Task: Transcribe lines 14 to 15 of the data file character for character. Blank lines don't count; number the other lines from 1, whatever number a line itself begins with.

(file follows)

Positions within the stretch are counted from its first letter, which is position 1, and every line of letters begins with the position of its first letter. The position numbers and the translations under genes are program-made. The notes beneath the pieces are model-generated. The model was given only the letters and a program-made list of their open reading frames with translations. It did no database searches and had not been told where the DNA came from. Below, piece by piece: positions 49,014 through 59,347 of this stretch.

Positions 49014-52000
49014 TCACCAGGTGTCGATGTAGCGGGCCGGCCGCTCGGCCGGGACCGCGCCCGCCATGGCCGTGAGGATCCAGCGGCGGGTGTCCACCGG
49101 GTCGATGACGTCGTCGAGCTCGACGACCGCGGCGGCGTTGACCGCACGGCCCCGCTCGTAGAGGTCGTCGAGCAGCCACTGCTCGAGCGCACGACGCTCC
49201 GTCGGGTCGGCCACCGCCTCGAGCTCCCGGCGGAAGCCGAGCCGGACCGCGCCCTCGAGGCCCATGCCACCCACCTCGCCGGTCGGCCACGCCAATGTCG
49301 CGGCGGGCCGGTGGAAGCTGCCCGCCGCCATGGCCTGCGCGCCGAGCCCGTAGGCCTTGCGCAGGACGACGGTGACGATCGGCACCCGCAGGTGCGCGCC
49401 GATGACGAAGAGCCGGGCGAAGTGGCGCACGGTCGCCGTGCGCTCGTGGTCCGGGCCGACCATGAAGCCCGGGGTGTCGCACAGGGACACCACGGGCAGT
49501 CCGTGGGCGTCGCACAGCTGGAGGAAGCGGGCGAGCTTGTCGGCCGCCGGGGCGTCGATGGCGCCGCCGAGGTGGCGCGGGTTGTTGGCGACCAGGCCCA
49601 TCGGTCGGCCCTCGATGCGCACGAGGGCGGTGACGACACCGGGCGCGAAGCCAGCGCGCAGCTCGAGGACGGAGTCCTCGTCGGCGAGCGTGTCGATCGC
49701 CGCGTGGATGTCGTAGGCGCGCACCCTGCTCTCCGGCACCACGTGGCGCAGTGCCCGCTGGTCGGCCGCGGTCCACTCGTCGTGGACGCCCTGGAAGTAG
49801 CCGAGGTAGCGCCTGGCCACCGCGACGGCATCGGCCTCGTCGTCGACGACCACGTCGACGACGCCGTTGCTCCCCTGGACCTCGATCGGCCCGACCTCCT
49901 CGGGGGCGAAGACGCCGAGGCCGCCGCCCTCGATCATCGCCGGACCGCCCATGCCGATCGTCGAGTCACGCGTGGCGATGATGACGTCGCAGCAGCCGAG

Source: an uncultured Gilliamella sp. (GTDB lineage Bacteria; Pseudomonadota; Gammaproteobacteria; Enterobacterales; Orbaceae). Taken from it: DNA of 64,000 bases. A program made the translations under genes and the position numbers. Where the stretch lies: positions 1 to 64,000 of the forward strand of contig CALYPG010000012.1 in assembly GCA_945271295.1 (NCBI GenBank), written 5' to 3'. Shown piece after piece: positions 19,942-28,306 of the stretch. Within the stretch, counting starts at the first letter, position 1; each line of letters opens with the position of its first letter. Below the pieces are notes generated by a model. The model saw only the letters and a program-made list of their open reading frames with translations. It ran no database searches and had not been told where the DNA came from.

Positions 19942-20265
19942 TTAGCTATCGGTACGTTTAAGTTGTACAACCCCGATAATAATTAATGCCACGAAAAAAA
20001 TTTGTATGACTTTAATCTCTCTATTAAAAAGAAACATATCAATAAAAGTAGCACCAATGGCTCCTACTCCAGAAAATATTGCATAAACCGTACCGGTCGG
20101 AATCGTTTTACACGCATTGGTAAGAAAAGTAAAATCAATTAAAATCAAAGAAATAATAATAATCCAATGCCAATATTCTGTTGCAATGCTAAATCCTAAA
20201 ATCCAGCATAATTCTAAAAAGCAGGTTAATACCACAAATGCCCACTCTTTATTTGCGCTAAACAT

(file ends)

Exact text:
Positions 19942-20265
19942 TTAGCTATCGGTACGTTTAAGTTGTACAACCCCGATAATAATTAATGCCACGAAAAAAA